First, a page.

The New Testament declares that Jesus has reigned sovereign over the Cosmos since his death and resurrection, as counterintuitive as this may be. Jesus declared this very thing to his disciples after he rose from the dead:
“And Jesus came to them and spoke to them, saying, All authority has been given to me in heaven and on earth. Go therefore, and make disciples of all the nations, baptizing them into the name of the Father and of the Son and of the Holy Spirit, teaching them to observe all things whatsoever I commanded you: and, behold, I am with you always, even unto the end of the age” (Matthew 28:18-20).
When he arrived in Caesarea Philippi, Jesus asked his disciples, “Who do men say that the Son of man is?” Peter gave the correct answer: “You are the Christ, the Son of the living God.” Jesus then revealed that he must “go to Jerusalem and suffer many things of the elders, chief priests and scribes, and be killed,” though God would resurrect him on the third day (Matthew 16:13-28).
Jesus called his followers to deny themselves, take up the cross and, in this way, to follow him. Discipleship means unjust suffering for his sake. The “Son of Man” would rise from the dead and one day return in glory to judge humanity, but not before he endured unjust suffering and death at the hands of the unrighteous.
Jesus promised that some of his disciples would not die until they saw the “Son of man coming in his kingdom,” a clause alluding to Daniel 7:13-14:
“And I saw coming on the clouds of heaven like unto a son of man, and he came even to the ancient of days…and there was given him dominion, glory and a kingdom, that all the peoples, nations, and tongues should serve him. His dominion is an everlasting dominion, which shall not pass away, and his kingdom that which shall not be destroyed.”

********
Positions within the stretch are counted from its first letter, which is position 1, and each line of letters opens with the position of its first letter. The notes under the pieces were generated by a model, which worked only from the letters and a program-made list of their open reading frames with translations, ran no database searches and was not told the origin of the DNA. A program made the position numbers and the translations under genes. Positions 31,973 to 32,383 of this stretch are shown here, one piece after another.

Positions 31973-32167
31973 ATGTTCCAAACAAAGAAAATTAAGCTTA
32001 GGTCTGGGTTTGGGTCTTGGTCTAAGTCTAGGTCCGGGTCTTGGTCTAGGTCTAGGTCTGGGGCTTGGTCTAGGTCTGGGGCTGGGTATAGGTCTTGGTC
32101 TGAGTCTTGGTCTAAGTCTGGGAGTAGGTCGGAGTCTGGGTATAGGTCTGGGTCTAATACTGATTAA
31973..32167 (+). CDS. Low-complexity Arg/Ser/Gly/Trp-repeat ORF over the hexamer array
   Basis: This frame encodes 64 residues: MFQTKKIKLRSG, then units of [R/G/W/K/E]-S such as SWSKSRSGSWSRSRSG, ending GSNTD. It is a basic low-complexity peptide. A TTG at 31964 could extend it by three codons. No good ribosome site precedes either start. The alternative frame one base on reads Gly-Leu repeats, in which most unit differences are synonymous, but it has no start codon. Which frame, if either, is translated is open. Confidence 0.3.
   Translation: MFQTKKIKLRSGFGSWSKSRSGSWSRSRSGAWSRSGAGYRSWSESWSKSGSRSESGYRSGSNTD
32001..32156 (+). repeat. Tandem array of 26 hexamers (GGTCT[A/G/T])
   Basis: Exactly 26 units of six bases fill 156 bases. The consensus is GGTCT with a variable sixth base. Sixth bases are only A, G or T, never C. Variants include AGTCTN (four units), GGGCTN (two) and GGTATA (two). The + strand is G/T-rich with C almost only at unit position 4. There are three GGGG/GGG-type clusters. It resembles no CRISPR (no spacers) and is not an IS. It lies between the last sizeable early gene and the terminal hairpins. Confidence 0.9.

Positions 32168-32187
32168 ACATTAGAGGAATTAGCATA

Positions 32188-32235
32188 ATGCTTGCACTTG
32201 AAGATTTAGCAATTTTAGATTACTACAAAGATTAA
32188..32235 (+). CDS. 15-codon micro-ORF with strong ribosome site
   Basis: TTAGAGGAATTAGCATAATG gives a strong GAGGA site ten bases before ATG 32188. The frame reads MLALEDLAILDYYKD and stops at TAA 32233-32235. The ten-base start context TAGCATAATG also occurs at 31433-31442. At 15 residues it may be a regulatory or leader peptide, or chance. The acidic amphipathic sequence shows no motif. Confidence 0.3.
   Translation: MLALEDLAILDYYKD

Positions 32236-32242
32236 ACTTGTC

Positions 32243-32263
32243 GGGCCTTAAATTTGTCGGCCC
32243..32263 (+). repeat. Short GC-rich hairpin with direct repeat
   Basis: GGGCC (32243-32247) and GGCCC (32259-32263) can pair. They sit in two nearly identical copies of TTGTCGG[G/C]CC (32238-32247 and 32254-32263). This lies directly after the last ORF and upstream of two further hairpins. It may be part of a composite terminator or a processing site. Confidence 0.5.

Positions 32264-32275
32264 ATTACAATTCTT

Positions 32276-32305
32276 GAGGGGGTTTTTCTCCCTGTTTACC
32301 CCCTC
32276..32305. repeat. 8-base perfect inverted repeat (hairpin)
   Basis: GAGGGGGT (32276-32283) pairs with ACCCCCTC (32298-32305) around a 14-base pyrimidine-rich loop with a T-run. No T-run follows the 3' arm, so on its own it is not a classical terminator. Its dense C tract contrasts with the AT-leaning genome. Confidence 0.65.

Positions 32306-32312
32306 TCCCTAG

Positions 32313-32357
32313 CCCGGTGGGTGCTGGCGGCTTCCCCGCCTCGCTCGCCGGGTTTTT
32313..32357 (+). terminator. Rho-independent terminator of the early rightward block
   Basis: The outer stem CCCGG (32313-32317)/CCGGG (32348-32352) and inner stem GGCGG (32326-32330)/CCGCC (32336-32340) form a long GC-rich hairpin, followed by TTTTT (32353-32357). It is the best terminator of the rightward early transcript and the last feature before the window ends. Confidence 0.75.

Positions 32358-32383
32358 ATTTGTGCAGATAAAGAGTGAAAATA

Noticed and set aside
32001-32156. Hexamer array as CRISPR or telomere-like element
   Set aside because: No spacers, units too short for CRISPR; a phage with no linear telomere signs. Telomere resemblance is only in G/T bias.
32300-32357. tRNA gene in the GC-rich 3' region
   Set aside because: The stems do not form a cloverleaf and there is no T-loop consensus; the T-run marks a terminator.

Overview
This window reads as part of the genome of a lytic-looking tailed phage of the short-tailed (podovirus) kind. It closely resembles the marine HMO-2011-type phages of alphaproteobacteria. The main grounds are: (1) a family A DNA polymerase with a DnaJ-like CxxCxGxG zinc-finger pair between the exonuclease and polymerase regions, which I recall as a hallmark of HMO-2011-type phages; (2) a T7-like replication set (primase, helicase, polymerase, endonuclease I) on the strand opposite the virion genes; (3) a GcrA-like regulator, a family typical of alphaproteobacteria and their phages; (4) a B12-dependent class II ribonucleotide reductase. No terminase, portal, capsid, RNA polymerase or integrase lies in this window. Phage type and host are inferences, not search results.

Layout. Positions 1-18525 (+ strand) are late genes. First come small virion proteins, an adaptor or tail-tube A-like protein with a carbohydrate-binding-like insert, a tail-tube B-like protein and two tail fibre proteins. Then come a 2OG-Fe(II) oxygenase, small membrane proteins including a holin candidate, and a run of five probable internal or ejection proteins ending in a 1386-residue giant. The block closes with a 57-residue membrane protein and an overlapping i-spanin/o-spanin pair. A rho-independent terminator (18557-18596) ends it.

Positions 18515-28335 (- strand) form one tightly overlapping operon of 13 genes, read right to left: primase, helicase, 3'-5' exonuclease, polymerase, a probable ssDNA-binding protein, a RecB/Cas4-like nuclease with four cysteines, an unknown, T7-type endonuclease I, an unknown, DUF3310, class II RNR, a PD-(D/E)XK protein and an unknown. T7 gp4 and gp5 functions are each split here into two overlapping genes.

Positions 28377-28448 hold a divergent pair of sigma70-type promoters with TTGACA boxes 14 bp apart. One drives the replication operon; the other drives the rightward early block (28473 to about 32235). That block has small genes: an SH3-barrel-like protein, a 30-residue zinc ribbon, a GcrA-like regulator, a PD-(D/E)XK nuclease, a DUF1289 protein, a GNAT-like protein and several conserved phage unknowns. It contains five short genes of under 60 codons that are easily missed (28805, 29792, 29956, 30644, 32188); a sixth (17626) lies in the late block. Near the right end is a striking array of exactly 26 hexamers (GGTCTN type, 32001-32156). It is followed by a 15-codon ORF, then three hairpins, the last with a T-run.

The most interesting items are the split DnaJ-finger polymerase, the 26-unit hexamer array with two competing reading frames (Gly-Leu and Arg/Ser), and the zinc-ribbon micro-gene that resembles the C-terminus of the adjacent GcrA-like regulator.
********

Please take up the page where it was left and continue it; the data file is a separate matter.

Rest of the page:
After his resurrection, Jesus declared, “All authority has been given to me in heaven and on earth.” As the resurrected Messiah and the Son of Man, he laid claim to ALL authority, whether in heaven or on earth, just as promised by the Prophet Daniel. His words also echoed the messianic prophecy from Psalm 2:7-8:
“Yahweh said to me, You are my Son; this day have I begotten you. Ask of me and I will give you the nations for your inheritance, and the uttermost parts of the earth for your possession.”
This absolute authority is precisely why Jesus commanded his disciples to proclaim the gospel to all nations, for he was now the sovereign over the nations, the “ruler of the kings of the earth.” His disciples were to proclaim his rule over the earth, as paradoxical as it might be (Revelation 1:4-5).
Because of his faithfulness, God raised Jesus from the dead and made him the absolute sovereign over the heavens and the earth. “God has made this same Jesus whom you have crucified both Lord and Christ.” He set him at His right hand, “far above all principality, power, might and dominion, and every name that is named, not only in this world but also in that which is to come…and gave him to be the head over all things to the church” (Acts 2:36 Ephesians 1:20-22).
Because of Christ’s faithful obedience, even when it meant death on a Roman cross, God has highly exalted him and “given him a name that is above every name, that at the name of Jesus every knee should bow, of things in heaven, and things in earth, and things under the earth; and that every tongue should confess that Jesus Christ is Lord” (Philippians 2:9-11).
Already, as a result of his death and resurrection, Jesus is the “faithful witness,” the “firstborn of the dead,” and the “ruler of the kings of the earth.” This means that Jesus already has all the authority necessary to reign over the Cosmos. He is not waiting to receive sovereignty at some future point; he already has it (Revelation 1:5).
And, just as he promised, his disciples saw his kingdom arrive in power as a result of his death and resurrection, with the sole exception of Judas. It is because Jesus now has all power and authority that he can send his disciples to proclaim the good news of his reign to all nations. Anyone who rejects his “good news” does more than refuse a new religious creed; he or she defies the rule of the Son of Man and, thus, aligns with the “the nations that rage and the kings of the earth” that set themselves against Yahweh’s anointed (Psalm 2:1-2).
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